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Cine Gear Expo showcases production, post solutions

By Mel Lambert

With its focus on sound and image acquisition, the annual Cine Gear Expo — now in its 20th year — offers attendees the opportunity to examine a wide cross section of systems targeted at the production and post communities, including capture, storage and delivery configurations that accommodate 4K and HDR workflows. Held last Friday and Saturday at the Paramount Studios complex in central Hollywood, a large number of companies showed off new innovations within Stages 31 and 32, in addition to outdoor booths located throughout the New York Street area. This year’s event reportedly attracted in excess of 12,000 attendees.

One highlight was a rare 70mm screening by Band Pro Film & Digital of Baraka, followed by a Q&A with producer Mark Magidson. Shot in 25 countries on six continents, the film includes a number of scenes that director Ron Fricke defines as “a guided meditation on humanity.” Originally released in 1992, Baraka was the first film in over 20 years to be photographed in the 70mm Todd-AO format, and reportedly the first film ever to be restored and scanned at 8K resolution. “Last year we screened Samsara in 4K at Cine Gear,” reports Band Pro president/CEO Amnon Band. “The response was huge, and we wanted this year to be just as amazing. Baraka is a film that deserves to be projected and appreciated on the big screen.” (As critic Roger Ebert once commented: “If man sends another Voyager to the distant stars and it can carry only one film on board, that film might be Baraka.”)

Panavision Primo 70 lenses and the Red Weapon 8K.

Panavision Primo 70 lenses and the Red Weapon 8K.

Panavision/Light Iron showed test footage from director Quentin Tarantino’s The Hateful Eight, which was shot by Robert Richardson, ASC, in Ultra Panavision 70 and projected from 70mm anamorphic film at the Paramount Theater. The first production since Khartoum (1966) to be shot in Ultra Panavision 70, the anamorphic format is captured on 65mm negative stock to deliver an approximately 2.7:1 image that is described as “sharp but not clinical, with painterly bokeh and immersive depth.” Also shown in the Panavision/Light Iron booth was a demo of 8K footage shot on the RED Weapon 8K with Panavision Primo 70 lenses, PanaNet, a high-speed fiber network between Panavision locations for transferring media at up to 10GB per second; LightScan, a low-cost telecine solution that transfers ProRes UHD quality targeted at independent films, commercials and TV shows that prefer film optics; and Live Play 3, an iPad dailies app for Mac OS X.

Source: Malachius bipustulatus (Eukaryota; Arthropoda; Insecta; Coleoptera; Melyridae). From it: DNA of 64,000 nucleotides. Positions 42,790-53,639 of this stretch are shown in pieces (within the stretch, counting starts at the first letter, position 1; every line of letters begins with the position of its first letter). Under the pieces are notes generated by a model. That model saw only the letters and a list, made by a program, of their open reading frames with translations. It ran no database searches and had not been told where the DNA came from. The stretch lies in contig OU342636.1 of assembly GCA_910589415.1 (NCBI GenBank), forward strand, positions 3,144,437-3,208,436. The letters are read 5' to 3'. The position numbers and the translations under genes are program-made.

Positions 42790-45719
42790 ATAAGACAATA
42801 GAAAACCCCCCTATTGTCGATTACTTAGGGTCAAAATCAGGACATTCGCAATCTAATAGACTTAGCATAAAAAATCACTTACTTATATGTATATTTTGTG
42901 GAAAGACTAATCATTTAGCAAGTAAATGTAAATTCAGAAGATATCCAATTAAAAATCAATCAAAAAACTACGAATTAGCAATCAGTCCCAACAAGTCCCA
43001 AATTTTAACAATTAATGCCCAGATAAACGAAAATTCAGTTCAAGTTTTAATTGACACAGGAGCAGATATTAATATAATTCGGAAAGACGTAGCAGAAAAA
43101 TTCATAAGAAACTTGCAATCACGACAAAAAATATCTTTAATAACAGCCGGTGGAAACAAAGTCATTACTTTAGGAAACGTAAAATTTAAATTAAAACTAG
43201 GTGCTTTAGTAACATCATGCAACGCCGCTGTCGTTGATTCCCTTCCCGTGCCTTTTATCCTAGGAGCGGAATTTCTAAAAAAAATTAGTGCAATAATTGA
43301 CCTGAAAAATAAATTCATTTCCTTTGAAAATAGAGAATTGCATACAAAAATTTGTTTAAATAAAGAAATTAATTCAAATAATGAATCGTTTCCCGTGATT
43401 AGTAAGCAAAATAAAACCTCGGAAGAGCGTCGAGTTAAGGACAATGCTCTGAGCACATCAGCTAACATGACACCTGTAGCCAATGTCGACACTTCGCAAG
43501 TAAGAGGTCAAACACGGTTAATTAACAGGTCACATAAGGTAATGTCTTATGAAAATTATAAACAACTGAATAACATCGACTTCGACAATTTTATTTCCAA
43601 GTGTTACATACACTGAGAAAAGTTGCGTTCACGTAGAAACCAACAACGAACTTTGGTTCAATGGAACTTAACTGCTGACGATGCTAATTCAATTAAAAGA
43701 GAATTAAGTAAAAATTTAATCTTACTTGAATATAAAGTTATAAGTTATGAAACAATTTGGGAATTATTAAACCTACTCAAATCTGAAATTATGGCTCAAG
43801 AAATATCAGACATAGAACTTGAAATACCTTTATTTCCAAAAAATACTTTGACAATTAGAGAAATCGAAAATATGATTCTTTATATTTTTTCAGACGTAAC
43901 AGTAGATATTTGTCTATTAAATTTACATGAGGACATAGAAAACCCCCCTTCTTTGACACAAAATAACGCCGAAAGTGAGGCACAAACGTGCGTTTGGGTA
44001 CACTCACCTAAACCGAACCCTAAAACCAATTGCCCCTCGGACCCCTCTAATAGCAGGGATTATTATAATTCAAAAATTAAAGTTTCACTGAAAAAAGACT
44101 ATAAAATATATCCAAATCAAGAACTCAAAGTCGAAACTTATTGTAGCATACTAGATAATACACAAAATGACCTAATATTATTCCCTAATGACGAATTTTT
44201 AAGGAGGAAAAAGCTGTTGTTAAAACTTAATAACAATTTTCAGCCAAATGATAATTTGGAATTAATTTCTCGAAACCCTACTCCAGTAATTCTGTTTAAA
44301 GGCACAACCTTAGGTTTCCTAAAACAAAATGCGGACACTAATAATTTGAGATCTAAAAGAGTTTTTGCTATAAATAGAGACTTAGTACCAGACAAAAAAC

Canon’s EOS C300 Mark II digital cinema camera.

Canon took the opportunity to showcase the new EOS C300 Mark II digital cinema camera. According to Joseph Bogacz, a Canon advisor on professional engineering and solutions, the Mk II is a completely new camera, and not derived from the original C300. “The Mk II offers more than 15 stops of dynamic range, with ISO from 160 to 102,400. We have also included 10-bit recording for 4K shoots, in addition to 10- or 12-bit HD/2K resolutions. The Mk II also offers internal 4K recording, for less complexity on a film or TV set.” The camera’s power system has also been beefed up to 14.4 volts, with Lemo connectors.

Also shown was the new portable DP-V2410 24-inch 4K reference monitor, which is designed for on-set use during 4K cinema and 4K/UHD TV/commercial productions. The monitor “delivers a consistent look throughout the entire workflow,” according to Jon Sagud, a professional marketing manager with Canon Imaging Technologies and Communications Group. “It connects via a single cable to the C300 MkII and also accepts HDMI sources.”

Gale Tattersall

The RGB LED backlight panel is rated at 400 NIT light levels with several built-in waveform displays, and can be powered from 24V supplies. It can also de-Bayer live 4K RAW video from EOS C500 and C300 Mark II cameras, and supports 4K ACES proxy (ACES 1.0) to maintain a desired “look” throughout a production-to-post workflow.

The company also hosted a panel discussion, “A First Look at the EOS C300 Mark II with Gale Tattersall,” during which the acclaimed director of photography presented his first impressions of the new camera, together with reactions from first AC Tony Gutierrez, second AC Zoe Van Brunt and Steadicam operator Ari Robbins, while shooting Trick Shot, the first short to be shot entirely with the new system. “I was immediately impressed by the C300 Mk II’s wide dynamic range and output quality,” Tattersall confided. “I could avoid white-level clipping and hold shadow detail; you can go beyond the 15-stop range if you want to. We were working with a 50-1,000 T5 Canon lens, which is a perfect all-round zoom. With Netflix and other studios specifying 4K resolution, the MkII’s on-board recording will definitely streamline our workflows.”

Probably best known for his work as DP on Fox’s House television series, Tattersall currently is working on Netflix’s Grace and Frankie series, using a competitive 4K camera. “When you have [series principals] Jane Fonda and Lily Tomlin – ‘ladies in their seventies’ – wearing black against black backgrounds, dynamic range become a key factor! The Mk II offers outstanding performance down in the critical 15 IRE low-level range.”